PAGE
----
Convention Paper 9782
P19-04 Efficient Natural Sample Calculation for Digital Pulse Width Modulation
Carsten Wegner (Presenting Author), Dietmar Ehrhardt (Author), Robert Schwann (Author)
In this paper, an improved algorithm for natural sampling is presented that is suitable for digitally controlled fixed frequency PWM modulators. With only 5 MAC operations, 4 multiplications, and 2 additions, the algorithm calculates both switching times for double-sided 3-level PWM, and offers more than 100 dB between signal and PWM related distortion products for high fidelity audio applications. These features compare well with results published [2-6]. The algorithm can be combined with a noise shaped local feedback for quantized pulse lengths and the digital modulator can be integrated into a global feedback loop.
Convention Paper 9783
P19-05 Construction of Lightweight Loudspeaker Enclosures
Herle Bagh Juul-Nyholm (Presenting Author), Michael A. E. Andersen (Author), Niels Henrik Mortensen (Author), Henrik Schneider (Author), Jonas Corfitz Severinsen (Author)
On the basis of bass cabinets, this paper deals with the problem of reducing loudspeaker enclosure weight. An introductory market analysis emphasizes that lighter cabinets are sought, but maintenance of sound quality is vital. The problem is challenged through experiments and simulations in COMSOL Multiphysics, which indicate that weight reduction and sound quality maintenance is possible by reducing wall thickness and using adequate bracing and lining.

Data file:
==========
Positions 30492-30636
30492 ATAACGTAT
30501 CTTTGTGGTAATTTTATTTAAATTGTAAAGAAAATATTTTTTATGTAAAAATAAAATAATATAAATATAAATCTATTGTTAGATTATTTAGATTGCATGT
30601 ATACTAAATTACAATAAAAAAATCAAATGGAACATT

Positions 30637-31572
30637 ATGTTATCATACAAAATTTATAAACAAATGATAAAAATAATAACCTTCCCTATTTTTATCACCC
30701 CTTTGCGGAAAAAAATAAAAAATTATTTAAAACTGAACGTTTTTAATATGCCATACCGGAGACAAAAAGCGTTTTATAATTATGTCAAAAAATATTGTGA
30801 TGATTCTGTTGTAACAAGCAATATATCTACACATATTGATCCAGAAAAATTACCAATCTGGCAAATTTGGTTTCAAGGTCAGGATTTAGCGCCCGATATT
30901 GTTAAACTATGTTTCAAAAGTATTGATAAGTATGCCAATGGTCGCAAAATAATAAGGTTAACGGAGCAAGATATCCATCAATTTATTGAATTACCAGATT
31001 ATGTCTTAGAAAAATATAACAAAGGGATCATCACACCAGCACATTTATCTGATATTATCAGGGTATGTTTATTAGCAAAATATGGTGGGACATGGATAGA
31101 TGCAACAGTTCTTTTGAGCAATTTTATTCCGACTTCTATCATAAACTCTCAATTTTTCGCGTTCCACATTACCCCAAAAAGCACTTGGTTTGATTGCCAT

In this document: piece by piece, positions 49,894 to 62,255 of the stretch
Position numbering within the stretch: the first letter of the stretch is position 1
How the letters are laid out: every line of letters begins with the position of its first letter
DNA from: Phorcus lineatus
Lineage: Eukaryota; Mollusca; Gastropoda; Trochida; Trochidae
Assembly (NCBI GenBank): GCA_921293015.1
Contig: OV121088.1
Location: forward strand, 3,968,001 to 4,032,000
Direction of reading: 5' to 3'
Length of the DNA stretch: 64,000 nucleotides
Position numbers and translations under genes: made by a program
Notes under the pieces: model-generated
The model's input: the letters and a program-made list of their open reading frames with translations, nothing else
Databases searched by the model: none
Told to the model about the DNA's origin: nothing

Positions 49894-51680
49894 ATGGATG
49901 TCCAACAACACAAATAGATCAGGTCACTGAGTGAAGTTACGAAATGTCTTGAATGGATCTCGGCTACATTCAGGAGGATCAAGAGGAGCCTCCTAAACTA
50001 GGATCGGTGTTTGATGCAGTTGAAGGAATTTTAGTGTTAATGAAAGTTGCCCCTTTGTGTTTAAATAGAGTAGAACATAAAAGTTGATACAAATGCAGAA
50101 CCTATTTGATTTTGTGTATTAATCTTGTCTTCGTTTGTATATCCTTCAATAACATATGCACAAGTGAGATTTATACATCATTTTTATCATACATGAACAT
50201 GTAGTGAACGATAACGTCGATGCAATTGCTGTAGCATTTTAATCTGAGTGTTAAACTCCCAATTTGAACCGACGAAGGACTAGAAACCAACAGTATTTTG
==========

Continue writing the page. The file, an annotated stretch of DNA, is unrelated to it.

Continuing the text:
Convention Paper 9784
P19-06 LAMI: A Gesturally Controlled Three-Dimensional Stage Leap (Motion-Based) Audio Mixing Interface
Jonathan Wakefield (Presenting Author), Christopher Dewey (Author), William Gale (Author)
Interface designers are increasingly exploring alternative approaches to user input/control. LAMI is a Leap (Motion-based) AMI that takes user’s hand gestures and maps these to a three-dimensional stage displayed on a computer monitor. Audio channels are visualized as spheres whose Y coordinate is spectral centroid and X and Z coordinates are controlled by hand position and represent pan and level respectively. Auxiliary send levels are controlled via wrist rotation and vertical hand position and visually represented as dial-like arcs. Channel EQ curve is controlled by manipulating a lathed column visualization. Design of LAMI followed an iterative design cycle with candidate interfaces rapidly prototyped, evaluated, and refined. LAMI was evaluated against Logic Pro X in a defined audio mixing task.